Ms Van der Lande advises travellers to be aware of a country's restrictions on exporting antiquities. "A number of other EU countries have strict export laws so the no-boundary theory within the EU should not be applied to antiquities. If you are to buy an antiquity in Paris, it should be accompanied by a 'passport'," she says.
"Always check what the country's export laws are before being tempted to buy. Generally speaking, the countries around the Mediterranean have stricter export regulations than the northern European countries. This is because these countries have a more obvious archaeological heritage and archaeological material is easier to find and remove illegally."
If your tastes are for something a little more modern, you could do a lot worse than tune into the current interest in China's contemporary artists, according to Joe La Placa, a director of www.artnet.com, a website where you can buy, sell and research fine art online. The network serves dealers and art buyers alike by providing a survey of the market and its pricing trends worldwide.
"I've just returned from an art event in St Tropez and it was all work by Chinese contemporary artists," he says. Investing in artwork is an alternative for those disillusioned with the stock market, says Mr La Placa.
"Given the uncertainty after 9/11 and scandals such as Enron, there's been a lack of confidence in the stock market, and many investors would rather buy something tangible that they can keep in their homes and that gives them pleasure."
When it comes to gem stones, many travellers are more wary after scams, such as the one in Thailand where travellers were taken on a taxi tour of Bangkok's temples followed by an offer of gems worth a fraction of the price. However, the Jewel Fest Club (JFC), a non-profit organisation launched in 1997, aims to stamp out unscrupulous dealers. Approximately 50 of Thailand's leading jewellery manufacturers and wholesalers are now members.
Lawrence Chard, director of Chard, a UK jeweller that also buys and sells gold sovereigns, Krugerrands and other coins, says that every week people bring him jewellery bought abroad - from gold chains to uncut sapphires - often to get it appraised or valued.
There are no specific countries where travellers are buying jewellery, he says. "Basically it's wherever people are going on holiday, be it Italy, Greece, Turkey or the Middle East. There's also been some jewellery and gems from Thailand and I'm wondering how long it will be before someone brings in a pink diamond [a current favourite in the marketplace] from Australia."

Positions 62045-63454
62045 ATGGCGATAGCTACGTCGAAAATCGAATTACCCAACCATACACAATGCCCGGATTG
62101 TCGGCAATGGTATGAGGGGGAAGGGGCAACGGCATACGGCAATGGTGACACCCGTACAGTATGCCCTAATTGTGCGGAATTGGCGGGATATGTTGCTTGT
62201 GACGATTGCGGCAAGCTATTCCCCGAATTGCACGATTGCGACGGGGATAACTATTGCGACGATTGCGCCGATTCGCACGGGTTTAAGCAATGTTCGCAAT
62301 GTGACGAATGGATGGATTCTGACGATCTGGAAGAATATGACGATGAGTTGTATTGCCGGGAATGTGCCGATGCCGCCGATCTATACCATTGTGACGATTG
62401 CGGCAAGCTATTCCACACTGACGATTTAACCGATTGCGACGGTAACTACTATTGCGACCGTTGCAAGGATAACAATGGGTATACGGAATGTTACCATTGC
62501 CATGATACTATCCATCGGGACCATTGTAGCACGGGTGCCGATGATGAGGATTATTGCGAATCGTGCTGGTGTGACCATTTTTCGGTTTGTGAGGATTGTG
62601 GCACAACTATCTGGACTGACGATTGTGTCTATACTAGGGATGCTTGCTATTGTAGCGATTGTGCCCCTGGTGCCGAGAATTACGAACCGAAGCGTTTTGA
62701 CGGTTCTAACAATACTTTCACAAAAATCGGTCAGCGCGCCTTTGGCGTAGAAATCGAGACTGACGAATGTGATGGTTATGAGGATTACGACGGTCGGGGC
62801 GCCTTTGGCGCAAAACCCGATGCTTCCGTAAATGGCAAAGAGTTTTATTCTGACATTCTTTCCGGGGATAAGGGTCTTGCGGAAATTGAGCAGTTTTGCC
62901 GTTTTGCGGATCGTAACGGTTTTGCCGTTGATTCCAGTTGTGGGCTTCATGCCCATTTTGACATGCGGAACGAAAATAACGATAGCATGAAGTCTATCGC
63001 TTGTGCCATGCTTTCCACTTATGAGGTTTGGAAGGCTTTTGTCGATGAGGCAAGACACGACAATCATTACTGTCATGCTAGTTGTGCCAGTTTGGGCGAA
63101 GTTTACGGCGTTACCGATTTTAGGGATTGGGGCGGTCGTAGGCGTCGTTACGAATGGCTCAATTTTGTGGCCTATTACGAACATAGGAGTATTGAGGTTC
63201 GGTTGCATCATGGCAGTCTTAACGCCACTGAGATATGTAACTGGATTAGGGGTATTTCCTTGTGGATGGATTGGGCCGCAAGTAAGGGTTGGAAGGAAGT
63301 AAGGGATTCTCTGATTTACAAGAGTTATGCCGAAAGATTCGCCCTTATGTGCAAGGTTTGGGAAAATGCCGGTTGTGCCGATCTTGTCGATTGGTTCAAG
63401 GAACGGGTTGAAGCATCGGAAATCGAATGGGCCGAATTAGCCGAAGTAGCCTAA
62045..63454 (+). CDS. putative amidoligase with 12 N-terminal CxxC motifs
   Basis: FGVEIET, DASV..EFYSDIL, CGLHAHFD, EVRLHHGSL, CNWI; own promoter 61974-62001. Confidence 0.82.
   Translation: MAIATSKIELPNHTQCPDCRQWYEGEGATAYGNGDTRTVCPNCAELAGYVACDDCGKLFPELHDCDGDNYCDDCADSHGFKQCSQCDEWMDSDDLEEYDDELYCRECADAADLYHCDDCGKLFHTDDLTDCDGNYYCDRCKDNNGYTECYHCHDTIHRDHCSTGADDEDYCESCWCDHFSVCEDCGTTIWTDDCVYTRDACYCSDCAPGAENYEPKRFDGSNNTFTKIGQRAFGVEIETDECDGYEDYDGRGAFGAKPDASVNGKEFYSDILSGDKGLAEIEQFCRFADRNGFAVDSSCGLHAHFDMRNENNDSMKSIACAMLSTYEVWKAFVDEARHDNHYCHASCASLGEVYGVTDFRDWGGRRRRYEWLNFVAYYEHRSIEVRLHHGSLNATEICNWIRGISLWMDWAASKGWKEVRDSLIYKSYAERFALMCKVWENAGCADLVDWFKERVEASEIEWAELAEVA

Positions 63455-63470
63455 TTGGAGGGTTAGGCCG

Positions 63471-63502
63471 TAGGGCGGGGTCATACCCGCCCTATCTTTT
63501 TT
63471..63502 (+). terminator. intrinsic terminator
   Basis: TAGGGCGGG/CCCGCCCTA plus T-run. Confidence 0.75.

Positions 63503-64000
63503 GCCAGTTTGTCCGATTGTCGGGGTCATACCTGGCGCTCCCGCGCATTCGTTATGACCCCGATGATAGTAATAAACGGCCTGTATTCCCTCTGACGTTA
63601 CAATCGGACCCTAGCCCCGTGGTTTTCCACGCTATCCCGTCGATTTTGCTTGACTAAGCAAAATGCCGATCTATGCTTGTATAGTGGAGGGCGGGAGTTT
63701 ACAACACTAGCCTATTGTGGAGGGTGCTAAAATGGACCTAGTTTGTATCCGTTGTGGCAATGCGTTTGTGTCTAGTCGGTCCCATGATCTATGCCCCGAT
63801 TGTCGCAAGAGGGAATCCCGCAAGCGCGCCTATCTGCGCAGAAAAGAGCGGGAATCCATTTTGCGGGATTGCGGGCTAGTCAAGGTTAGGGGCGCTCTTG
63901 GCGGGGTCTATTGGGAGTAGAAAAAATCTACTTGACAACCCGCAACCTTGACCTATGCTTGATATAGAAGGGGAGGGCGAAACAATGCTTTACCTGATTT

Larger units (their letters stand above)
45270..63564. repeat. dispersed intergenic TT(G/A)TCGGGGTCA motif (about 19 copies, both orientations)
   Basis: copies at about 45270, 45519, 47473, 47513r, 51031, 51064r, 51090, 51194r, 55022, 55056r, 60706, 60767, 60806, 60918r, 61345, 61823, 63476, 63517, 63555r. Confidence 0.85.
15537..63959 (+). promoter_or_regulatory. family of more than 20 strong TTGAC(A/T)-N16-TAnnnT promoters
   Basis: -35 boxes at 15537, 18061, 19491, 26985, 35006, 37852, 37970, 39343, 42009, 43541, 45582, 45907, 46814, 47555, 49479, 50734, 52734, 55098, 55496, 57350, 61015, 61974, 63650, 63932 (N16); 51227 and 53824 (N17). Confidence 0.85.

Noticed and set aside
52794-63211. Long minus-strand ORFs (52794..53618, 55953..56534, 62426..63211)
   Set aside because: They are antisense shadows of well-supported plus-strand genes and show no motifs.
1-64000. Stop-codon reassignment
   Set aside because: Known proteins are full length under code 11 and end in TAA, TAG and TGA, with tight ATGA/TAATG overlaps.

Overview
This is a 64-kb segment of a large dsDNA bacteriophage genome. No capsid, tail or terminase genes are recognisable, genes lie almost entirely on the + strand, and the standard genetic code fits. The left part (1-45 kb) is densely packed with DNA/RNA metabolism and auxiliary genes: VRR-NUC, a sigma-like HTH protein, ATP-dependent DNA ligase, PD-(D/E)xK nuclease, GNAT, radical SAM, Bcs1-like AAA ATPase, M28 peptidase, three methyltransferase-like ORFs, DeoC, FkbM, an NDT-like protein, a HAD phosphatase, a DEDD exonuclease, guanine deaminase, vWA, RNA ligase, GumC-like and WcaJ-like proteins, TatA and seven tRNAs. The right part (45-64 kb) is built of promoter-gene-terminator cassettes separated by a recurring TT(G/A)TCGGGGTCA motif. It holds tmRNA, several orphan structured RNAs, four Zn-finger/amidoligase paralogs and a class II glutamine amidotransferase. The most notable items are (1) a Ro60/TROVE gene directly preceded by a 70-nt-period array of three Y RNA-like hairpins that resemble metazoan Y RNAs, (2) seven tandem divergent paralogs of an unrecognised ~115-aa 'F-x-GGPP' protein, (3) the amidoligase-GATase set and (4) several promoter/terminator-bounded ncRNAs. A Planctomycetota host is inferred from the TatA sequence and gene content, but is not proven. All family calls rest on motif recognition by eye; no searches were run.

However, Mr Chard points out to those who imagine they can snap up a budget gem abroad as a short- or long-term investment: "If you are hoping to buy cheaply in one country and sell it in a different one, don't you think that UK jewellers would be on the next plane loaded with cash and making instant fortunes on their return?"
With love from India
Anna and Mungo Powney share a love of India, where they met a few years ago. They decided that their interest in finding exotica could be put to good use and opened Pad in Brighton (www.padhome.co.uk), which they stock with their discoveries from abroad.
Says Anna: "We jumped in at the deep end. We went to India and bought a 40ft container of stock with no idea of where we were going to sell it or store it. It's probably not the way we would do it again but we don't regret it for a moment.
"We go to India four times a year for about 10 days to buy goods. We buy the things we love, so it's a temptation to keep them. I'd advise people travelling abroad to buy something they love because then they won't regret it.
"Beware of touts, as you will pay a surcharge. Get a realistic quote that includes overland at each end. Talk to other travellers and buyers. Also compare prices - the starting price will most often be higher than the actual price but be prepared to pay more than the locals. As a private customer, a credit card gives you more protection than a debit card."